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The History Of All Saints' Wickhambrook

Construction Sequence Of The Church

Norman Man

Norman Man

It is very probable that Christian worship has taken place in part of the building for more than a thousand years, and it is interesting to speculate how this came about in terms of the sequence in which the building may have been constructed. It is almost certain that worship originally took place in what is now the side chapel (north east corner) and that quite a small chapel met the needs of the tiny Saxon community. There is Saxon flint work on the outside of the east wall of this part of the church; there is also a Norman man figure on the outside of the south aisle, presumably found on the site and set high into the wall (1). This was originally thought to be a Saxon in origin but the shape of the shield is definitely Norman.

Rapid Population growth in the 11th and 12th centuries, terminating in the Black Death in 1349, necessitated an, expansion in the building and the first tentative steps may have been taken to start building a chancel arch on the west end of the chapel. This move was evidently abandoned and the existing chancel was constructed adjacent to and south of the Saxon chapel.



A low wide arch connects the two buildings so that parts could be used for the same services; maybe the older folk preferred to use the original building. In its original form with stained glass (a fragment remains over the priest's desk (3)), the chancel must have been exceptionally beautiful and well-proportioned.

The next building phase in the 12th and 13th centuries produced the nave, then the tower, the north aisle in the Early English style, and then the south aisle in the Perpendicular style. After that, the north porch was added.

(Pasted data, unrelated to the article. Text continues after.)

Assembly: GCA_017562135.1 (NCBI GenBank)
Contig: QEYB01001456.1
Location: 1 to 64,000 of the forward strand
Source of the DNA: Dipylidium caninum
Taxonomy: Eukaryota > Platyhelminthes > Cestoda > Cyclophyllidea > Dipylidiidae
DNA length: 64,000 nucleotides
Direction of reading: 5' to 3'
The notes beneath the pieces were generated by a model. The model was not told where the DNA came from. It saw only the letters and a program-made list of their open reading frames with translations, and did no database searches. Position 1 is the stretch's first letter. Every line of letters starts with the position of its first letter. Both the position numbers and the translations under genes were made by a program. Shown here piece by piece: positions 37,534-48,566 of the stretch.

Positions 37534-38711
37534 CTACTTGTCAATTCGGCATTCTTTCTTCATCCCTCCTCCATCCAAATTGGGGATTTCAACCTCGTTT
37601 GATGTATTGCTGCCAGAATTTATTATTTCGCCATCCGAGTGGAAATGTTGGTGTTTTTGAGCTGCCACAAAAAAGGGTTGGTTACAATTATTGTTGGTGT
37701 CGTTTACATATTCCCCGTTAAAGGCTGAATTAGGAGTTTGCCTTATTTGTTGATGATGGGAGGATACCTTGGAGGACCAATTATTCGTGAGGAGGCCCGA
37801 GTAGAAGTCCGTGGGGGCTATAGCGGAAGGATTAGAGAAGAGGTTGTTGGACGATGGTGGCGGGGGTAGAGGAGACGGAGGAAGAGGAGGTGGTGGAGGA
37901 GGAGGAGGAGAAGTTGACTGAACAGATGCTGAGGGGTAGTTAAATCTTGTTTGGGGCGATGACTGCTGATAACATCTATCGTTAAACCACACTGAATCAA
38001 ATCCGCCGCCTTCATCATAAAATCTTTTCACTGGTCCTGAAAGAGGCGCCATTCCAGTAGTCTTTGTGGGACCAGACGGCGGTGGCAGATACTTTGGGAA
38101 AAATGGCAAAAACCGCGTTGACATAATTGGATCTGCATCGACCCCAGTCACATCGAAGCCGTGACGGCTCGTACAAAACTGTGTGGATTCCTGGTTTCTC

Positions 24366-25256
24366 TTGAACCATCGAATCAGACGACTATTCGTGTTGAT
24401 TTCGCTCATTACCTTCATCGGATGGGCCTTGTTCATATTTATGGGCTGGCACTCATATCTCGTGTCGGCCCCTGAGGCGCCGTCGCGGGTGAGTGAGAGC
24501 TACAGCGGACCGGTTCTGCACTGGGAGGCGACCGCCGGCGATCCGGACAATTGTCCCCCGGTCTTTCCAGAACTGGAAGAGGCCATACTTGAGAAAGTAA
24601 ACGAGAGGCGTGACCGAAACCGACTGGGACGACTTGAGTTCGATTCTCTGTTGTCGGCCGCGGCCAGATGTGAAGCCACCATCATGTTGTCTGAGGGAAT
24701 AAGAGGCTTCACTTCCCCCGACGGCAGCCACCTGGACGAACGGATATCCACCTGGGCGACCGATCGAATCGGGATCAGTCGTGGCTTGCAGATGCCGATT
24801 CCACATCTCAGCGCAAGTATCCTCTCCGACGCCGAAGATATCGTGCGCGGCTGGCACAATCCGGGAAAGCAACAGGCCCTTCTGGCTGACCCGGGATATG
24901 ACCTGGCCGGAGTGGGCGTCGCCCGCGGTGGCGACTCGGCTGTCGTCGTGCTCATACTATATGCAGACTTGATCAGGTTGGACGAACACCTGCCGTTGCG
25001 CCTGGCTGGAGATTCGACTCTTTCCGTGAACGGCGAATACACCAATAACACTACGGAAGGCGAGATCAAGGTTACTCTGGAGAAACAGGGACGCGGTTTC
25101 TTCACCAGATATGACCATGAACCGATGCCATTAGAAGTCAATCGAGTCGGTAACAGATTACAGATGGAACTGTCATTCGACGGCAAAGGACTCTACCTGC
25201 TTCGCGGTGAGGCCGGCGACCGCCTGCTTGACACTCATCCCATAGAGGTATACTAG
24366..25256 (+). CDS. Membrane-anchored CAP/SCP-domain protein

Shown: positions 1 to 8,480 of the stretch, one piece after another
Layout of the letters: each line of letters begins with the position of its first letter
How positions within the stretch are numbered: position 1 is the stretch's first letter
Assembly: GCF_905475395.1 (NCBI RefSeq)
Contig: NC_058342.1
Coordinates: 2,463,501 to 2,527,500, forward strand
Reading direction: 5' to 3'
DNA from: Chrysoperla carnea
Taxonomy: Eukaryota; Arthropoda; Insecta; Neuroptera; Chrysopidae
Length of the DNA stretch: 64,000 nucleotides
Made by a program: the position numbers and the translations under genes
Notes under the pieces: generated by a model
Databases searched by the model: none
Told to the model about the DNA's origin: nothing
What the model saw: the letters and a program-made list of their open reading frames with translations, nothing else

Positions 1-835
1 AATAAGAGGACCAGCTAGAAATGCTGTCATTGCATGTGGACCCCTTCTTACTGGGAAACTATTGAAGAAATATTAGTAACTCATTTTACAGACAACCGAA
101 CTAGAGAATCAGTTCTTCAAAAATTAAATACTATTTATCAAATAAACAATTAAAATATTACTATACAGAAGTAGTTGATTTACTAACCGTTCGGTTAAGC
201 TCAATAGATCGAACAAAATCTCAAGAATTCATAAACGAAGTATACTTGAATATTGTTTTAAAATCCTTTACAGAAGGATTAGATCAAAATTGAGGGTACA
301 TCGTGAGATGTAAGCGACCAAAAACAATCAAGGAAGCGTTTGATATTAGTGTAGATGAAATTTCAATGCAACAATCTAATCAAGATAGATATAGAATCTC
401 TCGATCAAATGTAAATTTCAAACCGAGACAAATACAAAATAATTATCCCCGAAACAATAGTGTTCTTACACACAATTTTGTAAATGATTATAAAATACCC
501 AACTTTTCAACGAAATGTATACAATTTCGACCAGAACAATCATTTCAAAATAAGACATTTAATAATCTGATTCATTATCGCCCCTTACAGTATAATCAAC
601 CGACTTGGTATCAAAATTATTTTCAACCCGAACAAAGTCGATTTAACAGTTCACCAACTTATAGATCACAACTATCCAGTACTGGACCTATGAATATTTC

Structurally speaking the porch was the last external feature to be added to the church. It actually constitutes an important part to any church for it was at the main entrance door to a church that important village and parish notices were pinned and parish meetings held. The baptism service began here, Banns of marriage were read out here, before a funeral the cortege would pause here. Business deeds were struck here, unclaimed bodies were also left here in the hope that they would be recognised by somebody. Clearly before a porch was present this would mean that parishioners would be exposed to the elements whilst learning what notices said and meetings held. Indeed the notices themselves would be exposed to the elements. Thus to have a porch on the church was a big bonus. In the case of All Saints the porch would have served more that just a place for shelter whist reading notices it also protected the very grand North Door and its very ornate and decorated doorway. Indeed the grandeur of the doorway again denotes the importance of this building in bygone days - for to produce such a grand doorway displays the status of the building to the visitor even before they have entered. The porch was probably constructed in the 13th Century and rather unusually for most churches, is found on the North side rather than the more traditional South side. The South door afforded entry by the South side of the graveyard which was on consecrated ground. (Historically the North side of the graveyard would remain unconsecrated to allow burial of non-baptised people or felons as well as being a site for secular village activities including gaming and cock-fights.) The reason All Saints church has its porch on the North Door side is one of geography since access to the graveyard would have been from the North due to the position of the stream which did not afford easy access from this side. The porch also contains a stoup which traditionally, as is the case here, can be found on the porch East wall and would have contained Holy water for use before entering church. All Saints' porch also displays a graveyard headstone and is believed to be the oldest headstone in the churchyard. Finally the entrance to the porch shows where a barrier would have been affixed. This door may have been used to keep the sheep which resided in the churchyard - keeping the grass under control - out of the porch and ultimately the church. The East and West windows of the porch were until recently small containing a false wall and only a small piece of glass at the top. These windows are now fully restored with leaded glass. A possible explanation as to why these windows had been altered thus may have been to act as a barrier, stopping the sheep getting into the porch by means of the windows, since it is thought that their feed may have been stored in the porch.